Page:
Quiz: What's Your Child's Learning Style?

Knowing your child's learning style is key to his school success. Take this quiz to find out what kind of learning is best for your kid!
By Sharon Duke Estroff



Most kids have a natural way of picking up new info — they learn best either by listening, looking, or doing. Once you know your child’s learning personality, you can sidestep a lot of academic agita. Take the quiz below to reveal how your kid’s brain works best, then play to his strengths to maximize his school potential.

1. You let your child pick out one toy at the dollar store. Which is he most likely to choose?

a) Paint-by-number set

b) Play microphone

c) Hula hoop or football

2. If your child could only pick one after-school activity, which would he choose?

a) Art lessons

b) Music lessons

c) Sports or drama lessons

3. You’re out to dinner and there’s a 10-minute wait. How does your child occupy himself?

a) Doodling

b) Talking your ear off

c) Digging in your purse while bouncing in place

4. When your child picks the family activity, which is he most likely to choose?

a) A movie

b) A concert

c) Mini golf

5. When your child reads a book to himself, he:

a) Sits quietly, immersed in its contents

b) Mouths the words aloud or asks you to read it to him

c) Fidgets frequently

6. Which of these iPad activities is your child most drawn to?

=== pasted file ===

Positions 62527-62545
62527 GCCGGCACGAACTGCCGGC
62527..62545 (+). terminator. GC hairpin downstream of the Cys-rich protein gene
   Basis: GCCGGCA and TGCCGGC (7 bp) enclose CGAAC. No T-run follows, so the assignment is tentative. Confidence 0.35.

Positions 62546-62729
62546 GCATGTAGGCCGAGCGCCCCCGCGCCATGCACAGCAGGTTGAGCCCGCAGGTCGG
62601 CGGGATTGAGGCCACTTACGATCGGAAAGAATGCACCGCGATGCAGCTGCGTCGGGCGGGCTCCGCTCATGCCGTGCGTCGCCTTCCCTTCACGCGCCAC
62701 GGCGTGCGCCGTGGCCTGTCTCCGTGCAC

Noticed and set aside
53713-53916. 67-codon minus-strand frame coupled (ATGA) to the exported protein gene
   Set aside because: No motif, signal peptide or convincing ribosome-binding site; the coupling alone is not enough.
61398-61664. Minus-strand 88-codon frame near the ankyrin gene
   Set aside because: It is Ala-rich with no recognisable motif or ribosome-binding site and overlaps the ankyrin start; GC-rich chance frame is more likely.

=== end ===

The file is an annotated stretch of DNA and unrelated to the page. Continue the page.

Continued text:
a) Looking at photos

b) Listening to music

c) Playing Angry Birds or another video game

Mostly A’s: Learns by looking

Your kid responds best when new material is in lists, charts, graphs, and diagrams. A little color goes a long way: He can write spelling words or state capitals in different colors so they’re easier to memorize. Abstract math homework goes faster when you give your visual kid objects to help him think through the problem. (If I had 12 M&M’s and Mom ate 7, how many are left?)

Mostly B’s: Learns by listening

If your child is one of the 10 percent of kids who are auditory learners, she does well with verbal instructions and shines in discussions. She’ll learn faster if she has a voice recorder: Saying things aloud can help her retain info, and re-playing the recording boosts comprehension even more. If she turns a book’s dialogue into a puppet show, she’ll remember the story.

Mostly C’s: Learns by doing

Like the majority of children, your kid absorbs info best when she’s physically engaged on some level. Many kinesthetic learners have trouble sitting still for long stretches. So turn homework into a sporting event: Let her shoot a foam basketball into a laundry basket every time she answers a question correctly or give her a squishy ball to squeeze and manipulate.


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